Armed Services Subcommittee on Military Personnel: Markup of H.R. 4435 – National Defense Authorization Act for Fiscal Year 2015 When: 3:00 PM, Wednesday, April 30, 2014 Where: 2118 Rayburn

Armed Services Subcommittee on Tactical Air and Land Forces: Markup of H.R. 4435 – National Defense Authorization Act for Fiscal Year 2015 When: 9:30 AM, Thursday, May 1, 2014 Where: 2118 Rayburn

Armed Services Subcommittee on Readiness: Markup of H.R. 4435 – National Defense Authorization Act for Fiscal Year 2015 When: 10:30 AM, Thursday, May 1, 2014 Where: 2212 Rayburn


Armed Services: National Commission on the Structure of the Air Force Who: Honorable Deborah Lee James, Secretary Of The U.S. Air Force, General Mark A. Welsh III, USAF, Chief Of Staff Of The U.S. Air Force, Lieutenant General Dennis M. McCarthy, USMCR (Ret.), Chair, National Commission On The Structure Of The Air Force, Honorable Erin C. Conaton, Vice Chair, National Commission On The Structure Of The Air Force, Honorable R. L. (Les) Brownlee, Member, National Commission On The Structure Of The Air Force, Dr. Janine A. Davidson, Member, National Commission On The Structure Of The Air Force, Dr. Margaret C. Harrell, Member, National Commission On The Structure Of The Air Force, General Raymond E. Johns, Jr., USAF (Ret.), Member, National Commission On The Structure Of The Air Force When: 9:30 AM, Tuesday, April 29, 2014 Where: G50 Dirksen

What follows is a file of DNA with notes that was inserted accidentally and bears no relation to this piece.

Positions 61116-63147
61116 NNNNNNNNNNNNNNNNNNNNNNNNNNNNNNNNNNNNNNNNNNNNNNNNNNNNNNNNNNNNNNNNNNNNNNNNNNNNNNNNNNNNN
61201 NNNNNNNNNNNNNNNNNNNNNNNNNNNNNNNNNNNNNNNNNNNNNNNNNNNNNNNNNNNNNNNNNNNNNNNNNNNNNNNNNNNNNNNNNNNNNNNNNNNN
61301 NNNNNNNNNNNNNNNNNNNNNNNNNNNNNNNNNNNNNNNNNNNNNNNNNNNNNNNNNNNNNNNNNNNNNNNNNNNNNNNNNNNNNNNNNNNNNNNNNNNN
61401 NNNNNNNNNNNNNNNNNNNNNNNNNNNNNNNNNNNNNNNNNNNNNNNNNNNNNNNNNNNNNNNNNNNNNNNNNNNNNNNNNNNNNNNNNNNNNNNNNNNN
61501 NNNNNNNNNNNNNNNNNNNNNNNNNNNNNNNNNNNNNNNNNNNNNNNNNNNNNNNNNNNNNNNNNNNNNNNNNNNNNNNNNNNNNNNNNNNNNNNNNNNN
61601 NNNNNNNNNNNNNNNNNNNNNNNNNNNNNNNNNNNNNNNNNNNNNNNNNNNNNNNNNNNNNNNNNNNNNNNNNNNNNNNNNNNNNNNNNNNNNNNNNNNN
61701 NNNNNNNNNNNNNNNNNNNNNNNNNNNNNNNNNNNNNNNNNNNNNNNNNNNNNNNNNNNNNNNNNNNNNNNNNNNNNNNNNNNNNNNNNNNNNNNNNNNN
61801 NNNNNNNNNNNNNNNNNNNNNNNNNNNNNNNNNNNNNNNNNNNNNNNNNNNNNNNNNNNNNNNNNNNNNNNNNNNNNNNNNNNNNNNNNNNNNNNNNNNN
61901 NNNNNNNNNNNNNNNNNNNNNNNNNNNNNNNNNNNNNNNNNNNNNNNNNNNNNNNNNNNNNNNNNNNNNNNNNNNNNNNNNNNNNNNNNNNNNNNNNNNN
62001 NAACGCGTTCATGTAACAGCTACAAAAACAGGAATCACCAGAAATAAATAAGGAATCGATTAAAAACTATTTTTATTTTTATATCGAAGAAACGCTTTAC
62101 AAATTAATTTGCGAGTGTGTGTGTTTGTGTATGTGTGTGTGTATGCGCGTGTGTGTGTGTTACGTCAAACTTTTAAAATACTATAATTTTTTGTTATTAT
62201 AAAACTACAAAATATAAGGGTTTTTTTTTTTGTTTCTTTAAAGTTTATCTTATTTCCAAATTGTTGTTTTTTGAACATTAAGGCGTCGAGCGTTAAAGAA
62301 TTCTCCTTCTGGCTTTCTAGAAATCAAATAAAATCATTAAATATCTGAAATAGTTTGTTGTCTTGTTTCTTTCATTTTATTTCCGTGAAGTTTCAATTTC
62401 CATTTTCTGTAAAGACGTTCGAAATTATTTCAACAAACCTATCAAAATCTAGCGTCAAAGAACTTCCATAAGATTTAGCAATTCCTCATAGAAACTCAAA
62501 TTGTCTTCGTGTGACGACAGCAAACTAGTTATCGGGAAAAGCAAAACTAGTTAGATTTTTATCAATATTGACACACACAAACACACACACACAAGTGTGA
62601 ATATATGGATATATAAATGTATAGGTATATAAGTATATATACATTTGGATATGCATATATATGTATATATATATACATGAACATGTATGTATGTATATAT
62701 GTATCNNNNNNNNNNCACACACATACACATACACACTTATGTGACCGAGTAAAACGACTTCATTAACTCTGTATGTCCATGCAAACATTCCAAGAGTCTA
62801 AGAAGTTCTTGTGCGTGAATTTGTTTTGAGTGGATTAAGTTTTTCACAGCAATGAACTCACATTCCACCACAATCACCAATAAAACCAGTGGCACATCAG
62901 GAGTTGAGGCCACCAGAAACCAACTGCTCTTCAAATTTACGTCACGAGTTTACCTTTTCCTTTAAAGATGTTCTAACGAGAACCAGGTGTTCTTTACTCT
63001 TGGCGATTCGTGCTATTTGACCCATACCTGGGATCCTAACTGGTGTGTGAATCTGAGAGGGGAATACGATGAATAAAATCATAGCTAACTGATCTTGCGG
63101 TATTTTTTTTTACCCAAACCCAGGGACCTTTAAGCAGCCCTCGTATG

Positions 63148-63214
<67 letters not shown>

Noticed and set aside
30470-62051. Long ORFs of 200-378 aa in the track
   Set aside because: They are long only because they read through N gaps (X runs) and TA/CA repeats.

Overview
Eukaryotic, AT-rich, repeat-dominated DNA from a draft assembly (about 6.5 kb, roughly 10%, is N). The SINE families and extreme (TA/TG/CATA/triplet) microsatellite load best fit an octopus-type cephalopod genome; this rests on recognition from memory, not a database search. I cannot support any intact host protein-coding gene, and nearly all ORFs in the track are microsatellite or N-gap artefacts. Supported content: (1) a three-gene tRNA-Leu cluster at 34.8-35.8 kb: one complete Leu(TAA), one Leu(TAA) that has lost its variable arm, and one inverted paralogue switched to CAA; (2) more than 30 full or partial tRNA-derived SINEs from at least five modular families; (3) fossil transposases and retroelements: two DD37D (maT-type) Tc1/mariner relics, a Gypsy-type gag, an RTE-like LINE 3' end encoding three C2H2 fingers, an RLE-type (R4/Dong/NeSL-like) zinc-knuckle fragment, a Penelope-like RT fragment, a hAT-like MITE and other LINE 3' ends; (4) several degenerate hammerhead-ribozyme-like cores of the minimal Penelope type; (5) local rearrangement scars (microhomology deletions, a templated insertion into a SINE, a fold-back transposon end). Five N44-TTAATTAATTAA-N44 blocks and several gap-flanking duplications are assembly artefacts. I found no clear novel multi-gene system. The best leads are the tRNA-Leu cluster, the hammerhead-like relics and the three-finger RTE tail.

Armed Services: Reform of the Defense Acquisition System Who: Honorable Frank Kendall III, Under Secretary Of Defense For Acquisition, Technology, And Logistics Department Of Defense, Mr. Michael J. Sullivan, Director, Acquisition And Sourcing Management Government Accountability Office, Mr. Jonathan L. Etherton, Senior Fellow For Acquisition Reform, National Defense Industrial Association, Mr. Moshe Schwartz, Specialist In Defense Acquisition Policy, Congressional Research Service, Mr. David J. Berteau, Senior Vice President Center For Strategic And International Studies When: 9:30 AM, Wednesday, April 30, 2014 Where: G50 Dirksen

Think Tanks & Other Events

Center for Strategic and International Studies: The Future Army Who: General David G. Perkins, Commanding General, United States Army Training and Doctrine Command When: 1:30 AM, Tuesday, April 29, 2014 Where: 1616 Rhode Island Avenue, NW, Washington, DC 20036

Fred WellmanFred Wellman, President ScoutComms, brings us his weekly review of defense industry and veteran news via The Scout Report. Fred served over twenty years as an Army officer in both aviation and public affairs. Follow Fred on Twitter @ScoutComms.

This entry was posted on Monday, April 28, 2014 12:37 pm